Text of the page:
The aircraft is the 100th Boeing-manufactured aeroplane in their fleet, powered by General Electric GEnx-1B engines. Shanghai Airlines is expected to operate the aircraft from Shanghai to Chengdu, Beijing, Japan and Korea.
Delta’s first Airbus A220 makes an appearance
Delta’s first Airbus A220-100 has emerged from the paint shop at the final assembly line in Mirabel, Québec.
The airline has 75 of the Airbus A220 series aircraft on order – the most of any airline – and is the first US airline to operate the variant. The aircraft will carry out its maiden flight in Autumn, before being delivered to the airline next year.
First Airbus A380 for All Nippon Airways takes flight
ANA’s first Airbus A380 “Superjumbo” has taken flight, before it is deployed on the Tokyo-Honolulu sector early next year.
The first of three Airbus A380s for the Japanese airline on the orderbook, is now awaiting painting of its livery and installation of cabin products in Hamburg, Germany.
In January 2018, IndiGo – India’s largest passenger airline – began to seek regulatory approval to operate flights from New Delhi to London, Paris, Madrid and Hong Kong. Now, it looks like IndiGo’s aspirations may be one step closer to reality.
The budget carrier, whose operations revolve primarily around short haul flights within the Indian subcontinent, has reportedly secured a slot at London Gatwick airport from the beginning of 2018’s winter season.
IndiGo is planning to launch the new route with its Airbus A321neo aircraft, scheduled for delivery this November, which will be configured with over 200 seats, sources say.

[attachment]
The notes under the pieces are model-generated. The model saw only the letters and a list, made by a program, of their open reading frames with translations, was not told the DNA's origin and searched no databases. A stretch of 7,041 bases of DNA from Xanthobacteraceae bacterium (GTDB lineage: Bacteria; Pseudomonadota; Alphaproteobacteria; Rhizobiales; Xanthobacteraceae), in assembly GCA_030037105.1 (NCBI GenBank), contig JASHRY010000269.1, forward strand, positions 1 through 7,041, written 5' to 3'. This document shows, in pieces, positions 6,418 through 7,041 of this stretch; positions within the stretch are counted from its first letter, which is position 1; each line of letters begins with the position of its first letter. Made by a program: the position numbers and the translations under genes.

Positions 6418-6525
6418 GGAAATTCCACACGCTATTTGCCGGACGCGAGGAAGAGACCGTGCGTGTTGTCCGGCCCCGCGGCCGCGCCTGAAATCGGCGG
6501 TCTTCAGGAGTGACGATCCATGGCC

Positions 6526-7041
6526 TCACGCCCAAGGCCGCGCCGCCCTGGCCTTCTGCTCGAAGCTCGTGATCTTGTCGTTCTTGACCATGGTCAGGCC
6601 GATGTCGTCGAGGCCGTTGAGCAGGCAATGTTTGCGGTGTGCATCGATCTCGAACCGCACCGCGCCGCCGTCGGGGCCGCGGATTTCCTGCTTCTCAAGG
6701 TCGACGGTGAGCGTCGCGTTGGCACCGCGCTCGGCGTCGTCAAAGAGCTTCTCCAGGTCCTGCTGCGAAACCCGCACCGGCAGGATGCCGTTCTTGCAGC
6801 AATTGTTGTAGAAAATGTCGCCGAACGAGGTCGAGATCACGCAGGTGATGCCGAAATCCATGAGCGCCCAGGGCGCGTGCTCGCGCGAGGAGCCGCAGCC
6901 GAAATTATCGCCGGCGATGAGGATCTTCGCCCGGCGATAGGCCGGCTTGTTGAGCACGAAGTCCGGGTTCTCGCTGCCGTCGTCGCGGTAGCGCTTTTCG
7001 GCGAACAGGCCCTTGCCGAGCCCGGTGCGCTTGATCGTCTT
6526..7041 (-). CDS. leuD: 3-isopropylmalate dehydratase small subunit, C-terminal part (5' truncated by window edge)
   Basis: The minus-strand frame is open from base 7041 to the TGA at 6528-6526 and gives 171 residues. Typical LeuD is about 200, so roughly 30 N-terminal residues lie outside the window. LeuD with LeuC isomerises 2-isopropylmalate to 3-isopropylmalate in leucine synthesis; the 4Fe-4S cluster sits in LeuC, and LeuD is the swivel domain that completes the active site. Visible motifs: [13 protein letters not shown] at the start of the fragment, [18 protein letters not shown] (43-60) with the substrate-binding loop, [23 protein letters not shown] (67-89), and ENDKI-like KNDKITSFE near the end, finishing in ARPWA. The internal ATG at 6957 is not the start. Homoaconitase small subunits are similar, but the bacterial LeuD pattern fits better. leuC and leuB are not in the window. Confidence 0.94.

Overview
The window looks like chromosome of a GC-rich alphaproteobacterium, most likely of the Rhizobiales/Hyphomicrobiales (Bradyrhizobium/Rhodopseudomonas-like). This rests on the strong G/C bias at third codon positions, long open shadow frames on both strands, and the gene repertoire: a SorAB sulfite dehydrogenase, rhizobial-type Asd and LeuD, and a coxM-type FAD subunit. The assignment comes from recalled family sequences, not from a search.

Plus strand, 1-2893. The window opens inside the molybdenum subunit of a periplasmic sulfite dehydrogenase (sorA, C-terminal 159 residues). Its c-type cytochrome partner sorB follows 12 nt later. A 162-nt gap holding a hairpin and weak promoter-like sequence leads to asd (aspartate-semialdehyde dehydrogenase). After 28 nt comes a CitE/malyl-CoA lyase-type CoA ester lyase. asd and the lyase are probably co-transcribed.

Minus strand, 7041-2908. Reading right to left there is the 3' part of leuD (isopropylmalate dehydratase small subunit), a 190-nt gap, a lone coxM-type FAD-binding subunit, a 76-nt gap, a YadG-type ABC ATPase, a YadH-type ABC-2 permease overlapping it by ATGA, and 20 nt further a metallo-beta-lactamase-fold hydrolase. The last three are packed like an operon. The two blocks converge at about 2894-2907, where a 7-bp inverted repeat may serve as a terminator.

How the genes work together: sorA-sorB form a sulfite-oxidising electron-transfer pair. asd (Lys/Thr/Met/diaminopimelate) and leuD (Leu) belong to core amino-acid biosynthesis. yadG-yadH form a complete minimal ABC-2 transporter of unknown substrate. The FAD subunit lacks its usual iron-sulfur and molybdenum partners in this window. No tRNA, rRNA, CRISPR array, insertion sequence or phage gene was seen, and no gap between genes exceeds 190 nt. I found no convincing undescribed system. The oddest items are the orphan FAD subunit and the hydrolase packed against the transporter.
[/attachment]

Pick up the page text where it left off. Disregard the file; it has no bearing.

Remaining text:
However, there is an added complication. IndiGo does not have any Airbus A321neoLR aircraft on order – the variant other airlines such as Primera have used to facilitate their foray into long-haul flying. Instead, the budget carrier has only ordered the standard A321neo, which offers significantly diminished range. This, coupled with a dense seating configuration, means it is clear that IndiGo will not be able to operate its new Delhi-London service non-stop.
Istanbul has been proposed as a potential refuelling stop for IndiGo’s new route to London. Under this scenario, the airline would be able to carry passengers between Delhi and Istanbul – in addition to passengers bound for Gatwick.
However, routing via Istanbul would add around 200 miles and inconvenient extra travel time, when compared to rival’s Delhi-London flights. It is also uncertain as to whether the airline would have fifth-freedom rights to carry passengers solely between Turkey and the British capital, removing an opportunity to top up revenue.
Regardless of whether IndiGo launches flights this winter, a new trend of low-cost Indian airlines setting their sights on Europe is evident. Rival to IndiGo, SpiceJet, has previously voiced its ambition to launch long-haul budget flights to Europe and has preemptively secured slots for Delhi-Manchester flights on numerous occasions.
Additionally, Singapore Airlines subsidiary – Scoot – wants to operate its fleet of Boeing 787 Dreamliners on Singapore-India-Europe routes, utilising fifth-freedom rights (the freedom that allows airlines to fly from their home country to a second nation and then carry passengers from there to a third nation).
“We can look at Singapore-Delhi/Mumbai/Chennai/Kolkata-Europe/Gulf flights. We can fly to places like Zurich, Paris, Manchester (not London), Abu Dhabi and Bahrain”
-indian manager of scoot, Bharath Mahadevan
Of course, Air India and Jet Airways would be badly affected by the advent of low-cost, long-haul flights. The cost structure of both airlines is simply too high to compete with fares offered by the likes of IndiGo and their profit margins would likely be slashed. For low-cost airlines, the road to long-haul flying could be fraught with challenges too – Primera’s disastrous transatlantic launch proved this. However, with LCCs controlling more than 65% of India’s domestic market, the trend towards budget flights to Europe is unstoppable.